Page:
This is why we have created the Valuing your Talent initiative, a programme developed to help HR, finance and business professionals better understand the importance of human capital data, and to provide them with the resources and expertise to apply effective measures in their business.

  • What should be the key components in designing an effective human capital framework and strategy?

With various resources detailing different approaches to human capital measurement and reporting, the Valuing your Talent programme also includes the Valuing your Talent Framework, a tool developed by the CIPD in partnership with CIMA and Lancaster University. This tool details the measures that HR professionals should take to develop the approach to strategise human capital management.

The framework includes standard definitions, examples of measures being used in practice, as well as links to other resources from partner organisations such as McKinsey, which shows how different tools are being applied across the HR profession to develop new approaches to people measurement and reporting.

  • What are the barriers to realising the full potential of HR analytics in Asia?

A major barrier for many organisations is technology, which is operationalised in many organisations as a piecemeal and in a highly fragmented way. Many organisations struggle because they don’t have systems that capture and standardise data across the business. Also often HR professionals might invest in a system, only to find that it is the quality of the data itself which is hampering the production of useful business insights.

Our research Evolution of HR analytics: perspectives from Singapore, Hong Kong and Malaysia illustrated that there is lack of capability in the region. HR functions across the region should look at investing in individual capability, as well as solving the technology challenge.

  • How can companies use people data to improve their recruitment and retention efforts?

The Valuing your Talent Framework details various measures that organisations can use to understand the quality of outcomes, resulting from their recruitment and retention practices. It also offers measures that can be applied to understand the quality of hire while mapping the quality of skills required to those, which result from recruitment practices.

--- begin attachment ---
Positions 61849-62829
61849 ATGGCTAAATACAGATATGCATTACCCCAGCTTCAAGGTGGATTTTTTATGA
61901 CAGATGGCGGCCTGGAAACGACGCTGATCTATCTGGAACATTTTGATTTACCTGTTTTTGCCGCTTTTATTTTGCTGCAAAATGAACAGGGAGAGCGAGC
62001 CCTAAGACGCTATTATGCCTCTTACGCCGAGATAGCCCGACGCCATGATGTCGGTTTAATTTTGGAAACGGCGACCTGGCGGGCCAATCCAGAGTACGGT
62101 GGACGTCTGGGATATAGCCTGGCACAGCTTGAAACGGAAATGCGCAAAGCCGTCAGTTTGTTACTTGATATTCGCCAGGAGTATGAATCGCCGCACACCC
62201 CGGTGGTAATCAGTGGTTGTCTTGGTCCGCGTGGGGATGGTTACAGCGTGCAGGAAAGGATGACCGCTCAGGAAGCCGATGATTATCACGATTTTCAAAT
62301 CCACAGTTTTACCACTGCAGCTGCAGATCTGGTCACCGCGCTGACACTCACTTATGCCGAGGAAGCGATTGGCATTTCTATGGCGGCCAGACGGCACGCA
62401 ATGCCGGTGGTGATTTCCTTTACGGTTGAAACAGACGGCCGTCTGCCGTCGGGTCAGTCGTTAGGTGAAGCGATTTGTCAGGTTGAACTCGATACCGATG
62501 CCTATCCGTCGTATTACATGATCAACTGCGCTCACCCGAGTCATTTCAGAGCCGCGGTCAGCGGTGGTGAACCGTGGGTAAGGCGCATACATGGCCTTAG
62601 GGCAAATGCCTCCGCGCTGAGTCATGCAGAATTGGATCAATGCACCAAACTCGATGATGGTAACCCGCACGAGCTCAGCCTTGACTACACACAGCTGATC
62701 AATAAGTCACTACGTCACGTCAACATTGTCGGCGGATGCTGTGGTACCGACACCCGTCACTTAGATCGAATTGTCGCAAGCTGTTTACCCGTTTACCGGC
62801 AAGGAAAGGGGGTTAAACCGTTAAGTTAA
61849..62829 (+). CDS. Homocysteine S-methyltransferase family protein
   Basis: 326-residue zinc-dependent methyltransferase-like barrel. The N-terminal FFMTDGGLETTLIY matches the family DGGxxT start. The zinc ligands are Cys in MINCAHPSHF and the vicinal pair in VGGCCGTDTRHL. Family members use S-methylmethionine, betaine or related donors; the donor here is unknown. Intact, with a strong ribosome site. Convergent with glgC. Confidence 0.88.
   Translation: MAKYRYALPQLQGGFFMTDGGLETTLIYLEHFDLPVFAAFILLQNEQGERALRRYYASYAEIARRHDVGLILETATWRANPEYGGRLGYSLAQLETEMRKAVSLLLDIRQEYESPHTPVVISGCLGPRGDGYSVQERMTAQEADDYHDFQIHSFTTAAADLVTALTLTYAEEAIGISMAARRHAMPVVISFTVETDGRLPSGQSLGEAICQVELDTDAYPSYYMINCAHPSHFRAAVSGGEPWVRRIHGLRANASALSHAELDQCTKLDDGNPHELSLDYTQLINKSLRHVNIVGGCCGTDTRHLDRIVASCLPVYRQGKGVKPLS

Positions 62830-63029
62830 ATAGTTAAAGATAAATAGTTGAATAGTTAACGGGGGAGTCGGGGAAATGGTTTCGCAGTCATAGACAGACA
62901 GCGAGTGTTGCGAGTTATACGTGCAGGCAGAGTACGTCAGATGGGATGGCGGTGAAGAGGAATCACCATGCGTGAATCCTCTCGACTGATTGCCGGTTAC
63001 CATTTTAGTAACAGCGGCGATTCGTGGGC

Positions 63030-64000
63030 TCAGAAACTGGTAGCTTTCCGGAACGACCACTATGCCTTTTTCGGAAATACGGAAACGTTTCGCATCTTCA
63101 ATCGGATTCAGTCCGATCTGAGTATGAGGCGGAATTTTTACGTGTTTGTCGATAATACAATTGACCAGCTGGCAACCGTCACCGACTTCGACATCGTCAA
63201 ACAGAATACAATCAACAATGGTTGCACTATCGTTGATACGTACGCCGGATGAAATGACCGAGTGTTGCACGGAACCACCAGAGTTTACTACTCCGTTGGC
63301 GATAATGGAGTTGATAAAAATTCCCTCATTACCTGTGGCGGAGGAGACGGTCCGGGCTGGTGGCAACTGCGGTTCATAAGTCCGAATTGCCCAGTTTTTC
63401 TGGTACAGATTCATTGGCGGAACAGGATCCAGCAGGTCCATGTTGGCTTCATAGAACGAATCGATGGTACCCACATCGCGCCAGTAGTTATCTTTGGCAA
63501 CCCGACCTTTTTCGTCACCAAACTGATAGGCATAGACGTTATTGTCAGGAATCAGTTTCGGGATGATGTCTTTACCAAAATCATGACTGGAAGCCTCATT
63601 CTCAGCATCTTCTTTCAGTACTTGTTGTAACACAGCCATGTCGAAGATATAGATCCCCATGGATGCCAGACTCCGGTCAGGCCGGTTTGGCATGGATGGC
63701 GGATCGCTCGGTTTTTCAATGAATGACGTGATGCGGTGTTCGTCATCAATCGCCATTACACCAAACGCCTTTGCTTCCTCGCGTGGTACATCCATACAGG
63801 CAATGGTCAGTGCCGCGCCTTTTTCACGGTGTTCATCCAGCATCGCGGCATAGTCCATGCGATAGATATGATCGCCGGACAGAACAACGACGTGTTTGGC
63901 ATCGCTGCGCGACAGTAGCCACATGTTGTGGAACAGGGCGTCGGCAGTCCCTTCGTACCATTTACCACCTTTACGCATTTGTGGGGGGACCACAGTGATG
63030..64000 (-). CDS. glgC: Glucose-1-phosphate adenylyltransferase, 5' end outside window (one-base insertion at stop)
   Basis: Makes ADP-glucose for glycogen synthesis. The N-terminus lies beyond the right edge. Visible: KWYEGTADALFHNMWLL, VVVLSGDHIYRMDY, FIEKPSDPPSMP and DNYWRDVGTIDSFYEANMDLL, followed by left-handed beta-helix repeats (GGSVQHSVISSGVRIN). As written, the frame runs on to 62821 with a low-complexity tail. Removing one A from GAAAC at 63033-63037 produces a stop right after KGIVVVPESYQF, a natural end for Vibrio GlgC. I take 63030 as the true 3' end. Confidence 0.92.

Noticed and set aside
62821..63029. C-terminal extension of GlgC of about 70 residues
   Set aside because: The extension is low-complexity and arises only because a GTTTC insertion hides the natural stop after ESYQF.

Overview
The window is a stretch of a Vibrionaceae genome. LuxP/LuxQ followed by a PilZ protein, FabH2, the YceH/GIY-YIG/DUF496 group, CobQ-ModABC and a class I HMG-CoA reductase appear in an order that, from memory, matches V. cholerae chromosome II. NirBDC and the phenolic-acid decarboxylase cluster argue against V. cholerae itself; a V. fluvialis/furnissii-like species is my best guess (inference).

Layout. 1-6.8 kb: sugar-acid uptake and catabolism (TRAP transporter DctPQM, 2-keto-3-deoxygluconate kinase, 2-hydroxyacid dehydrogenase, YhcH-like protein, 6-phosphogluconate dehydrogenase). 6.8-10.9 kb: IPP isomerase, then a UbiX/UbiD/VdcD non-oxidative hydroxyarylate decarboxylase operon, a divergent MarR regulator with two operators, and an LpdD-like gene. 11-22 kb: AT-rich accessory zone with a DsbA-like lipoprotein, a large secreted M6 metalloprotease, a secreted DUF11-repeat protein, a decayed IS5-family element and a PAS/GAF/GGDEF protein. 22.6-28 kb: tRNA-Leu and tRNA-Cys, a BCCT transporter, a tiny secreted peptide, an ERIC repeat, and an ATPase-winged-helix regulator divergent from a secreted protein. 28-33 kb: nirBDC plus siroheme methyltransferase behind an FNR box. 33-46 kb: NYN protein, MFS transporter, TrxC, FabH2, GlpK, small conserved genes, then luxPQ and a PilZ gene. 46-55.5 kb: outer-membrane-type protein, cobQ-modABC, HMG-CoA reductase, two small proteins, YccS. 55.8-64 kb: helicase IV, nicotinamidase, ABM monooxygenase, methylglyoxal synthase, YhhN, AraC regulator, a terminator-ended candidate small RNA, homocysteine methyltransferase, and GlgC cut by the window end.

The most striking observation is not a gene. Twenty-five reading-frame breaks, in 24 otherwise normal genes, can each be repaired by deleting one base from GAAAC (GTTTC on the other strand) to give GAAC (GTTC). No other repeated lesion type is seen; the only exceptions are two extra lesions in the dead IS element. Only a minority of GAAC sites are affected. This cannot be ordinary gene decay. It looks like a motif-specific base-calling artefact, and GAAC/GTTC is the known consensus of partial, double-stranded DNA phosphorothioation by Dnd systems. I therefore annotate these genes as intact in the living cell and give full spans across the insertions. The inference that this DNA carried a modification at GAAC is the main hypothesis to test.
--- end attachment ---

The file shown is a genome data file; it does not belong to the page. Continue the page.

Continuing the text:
Particularly useful data may also come from new-hires who have experienced the process, conducting focus groups with new hires as they complete the recruitment and on-boarding process is one way by which the employee experience can be measured and potentially improved for efficiency and quality purposes.

  • What will be the future of work like for HR professionals in Asia?

HR professionals in Asia are in a fantastic position to be part of an evolving profession, which will be central to the success of many organisations. As the economies of the region continue to become more knowledge-based there will be need for strategic HR to step up and drive high-quality human capital management processes across the board.

For those high-turnover environments in retail and manufacturing, operational capabilities are likely to be augmented with technology. This will help make the role of HR professionals easier and more effective. There are many key issues that will affect the region, such as the challenging nature of work on a global scale, growth in technology, globalisation, and the ageing workforce. HR professionals will have to utilise their professional skills to address these challenges and enhance the opportunities available for the organisation and its people to perform.

  • What would be the key challenges faced by organisations in the near future and how can HR prepare themselves to be ready for the changing times?

HR can prepare for the changes that are going to impact their organisation by ensuring they stay up-to- date on the developments within their organisation, as well as macro-economic issues affecting the region.

Working across the network of HR professionals, such as those which the CIPD provides, is an excellent way for HR professionals to remain up-to-date of the developments in the profession. Through added qualifications and membership, HR professionals can improve their ability to operate in complex and challenging environments.

Content rights: This exclusive interview coverage and content is produced by HR in Asia. Any redistribution or reproduction of part or all of the contents in this interview is prohibited. You may not, except with our express written permission, distribute or commercially exploit the content. 

Also read: Top 7 Priorities for Optimising Human Capital in Financial Services